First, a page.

updated 05:55 pm EDT, Wed March 17, 2010
PVI exec sees Apple drawing eyes to e-books
The iPad should actually be beneficial for E Ink, Prime View International executive VP TH Peng claimed in a new interview. He notes that the sheer run-up in publicity ahead of Apple's e-reader launch will draw attention to e-books as a whole. It could not only spark sales but lure in publishers that might not have otherwise published digital copies.
"We already have companies like Amazon and Barnes & Noble and Sony who are endorsing digital publishing, and now we have another very good company called Apple. So generally this is very good for us," Peng told Xconomy. "Yes, we do see some potential competition, but we believe the positives resulting from the iPad are a lot more beneficial. So we actually welcome the iPad -- we think it's going to be a joint force with us in creating a stronger digital publishing industry."
At the same time, the VP was critical of Apple's decision to treat an LCD-based tablet as an e-reader. Peng noted that LCD readers have "never been quite successful," as they aren't as comfortable to look at. He cited the example of long e-mail messages, which he prefers to print out instead of reading on screen.
The iPad is better for gaming and video, he acknowledged.
As part of the discussion, Peng confirmed his company's plans to produce color E Ink displays and expected to have these available by either the end of 2010 or early 2011. These should partly close the gap, he said. While the color isn't as vivid as an LCD or glossy magazine, the ability to go without a backlight or even constant power should make it a better experience.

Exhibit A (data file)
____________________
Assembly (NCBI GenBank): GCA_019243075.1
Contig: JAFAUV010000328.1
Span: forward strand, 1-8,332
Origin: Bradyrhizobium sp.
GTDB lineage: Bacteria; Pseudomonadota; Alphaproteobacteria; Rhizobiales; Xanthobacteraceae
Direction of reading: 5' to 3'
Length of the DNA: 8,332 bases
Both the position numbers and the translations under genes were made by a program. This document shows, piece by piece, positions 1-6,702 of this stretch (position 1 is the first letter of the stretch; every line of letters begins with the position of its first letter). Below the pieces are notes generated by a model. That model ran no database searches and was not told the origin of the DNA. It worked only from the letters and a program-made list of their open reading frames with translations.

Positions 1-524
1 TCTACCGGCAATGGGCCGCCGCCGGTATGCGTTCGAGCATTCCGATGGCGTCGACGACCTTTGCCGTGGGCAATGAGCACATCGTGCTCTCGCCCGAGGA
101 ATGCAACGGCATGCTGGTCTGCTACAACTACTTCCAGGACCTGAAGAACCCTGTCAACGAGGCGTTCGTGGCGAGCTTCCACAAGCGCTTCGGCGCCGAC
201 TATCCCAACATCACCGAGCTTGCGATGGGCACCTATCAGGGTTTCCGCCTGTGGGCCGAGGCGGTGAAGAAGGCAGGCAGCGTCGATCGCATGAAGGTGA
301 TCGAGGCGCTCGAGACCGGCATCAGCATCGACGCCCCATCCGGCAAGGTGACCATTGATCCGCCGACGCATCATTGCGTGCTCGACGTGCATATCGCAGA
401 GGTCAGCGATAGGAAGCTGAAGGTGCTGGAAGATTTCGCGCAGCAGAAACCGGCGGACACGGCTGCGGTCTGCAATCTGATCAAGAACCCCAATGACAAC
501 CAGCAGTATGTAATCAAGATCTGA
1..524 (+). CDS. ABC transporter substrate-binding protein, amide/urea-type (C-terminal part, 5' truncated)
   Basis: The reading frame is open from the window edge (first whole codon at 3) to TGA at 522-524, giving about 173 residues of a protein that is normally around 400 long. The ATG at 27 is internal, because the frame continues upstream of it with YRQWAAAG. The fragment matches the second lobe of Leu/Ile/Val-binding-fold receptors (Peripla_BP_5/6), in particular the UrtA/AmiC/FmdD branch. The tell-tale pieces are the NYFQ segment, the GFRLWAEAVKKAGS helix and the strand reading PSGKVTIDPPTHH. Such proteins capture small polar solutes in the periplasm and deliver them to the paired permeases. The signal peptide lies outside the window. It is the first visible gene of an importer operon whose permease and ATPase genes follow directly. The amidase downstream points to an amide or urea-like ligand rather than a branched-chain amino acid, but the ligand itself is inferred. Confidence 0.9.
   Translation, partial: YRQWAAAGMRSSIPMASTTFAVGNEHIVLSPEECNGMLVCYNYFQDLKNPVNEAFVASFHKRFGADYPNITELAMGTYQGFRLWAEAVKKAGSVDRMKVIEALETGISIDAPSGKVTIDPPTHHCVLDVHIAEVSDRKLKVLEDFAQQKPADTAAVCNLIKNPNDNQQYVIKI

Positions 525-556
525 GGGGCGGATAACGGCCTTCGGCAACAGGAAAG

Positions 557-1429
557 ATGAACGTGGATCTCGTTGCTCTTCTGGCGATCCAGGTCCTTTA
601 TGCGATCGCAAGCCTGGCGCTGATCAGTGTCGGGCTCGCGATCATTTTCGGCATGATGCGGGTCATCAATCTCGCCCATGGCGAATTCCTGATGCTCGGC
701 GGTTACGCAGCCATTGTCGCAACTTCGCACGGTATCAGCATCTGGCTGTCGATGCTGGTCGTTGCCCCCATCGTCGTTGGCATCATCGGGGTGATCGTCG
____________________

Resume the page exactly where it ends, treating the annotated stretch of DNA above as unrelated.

Within about two years, PVI hopes to have "very good" color. The initial wave of technology should be an improvement on what newspapers usually offer.
Peng also touched on the chronic shortages that have affected current grayscale e-readers and expected that production would triple this year versus 2009. A sustained surge of interest is often believed to have led to Kindle shortages; similar delays helped push the Barnes & Noble Nook's widespread availability to February, months after it was made public.